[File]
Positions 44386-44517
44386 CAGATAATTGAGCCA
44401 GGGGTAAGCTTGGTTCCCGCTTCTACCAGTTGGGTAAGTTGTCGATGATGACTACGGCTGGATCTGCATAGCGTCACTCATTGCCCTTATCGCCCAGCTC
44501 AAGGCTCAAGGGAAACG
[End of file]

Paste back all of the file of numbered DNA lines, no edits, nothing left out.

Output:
Positions 44386-44517
44386 CAGATAATTGAGCCA
44401 GGGGTAAGCTTGGTTCCCGCTTCTACCAGTTGGGTAAGTTGTCGATGATGACTACGGCTGGATCTGCATAGCGTCACTCATTGCCCTTATCGCCCAGCTC
44501 AAGGCTCAAGGGAAACG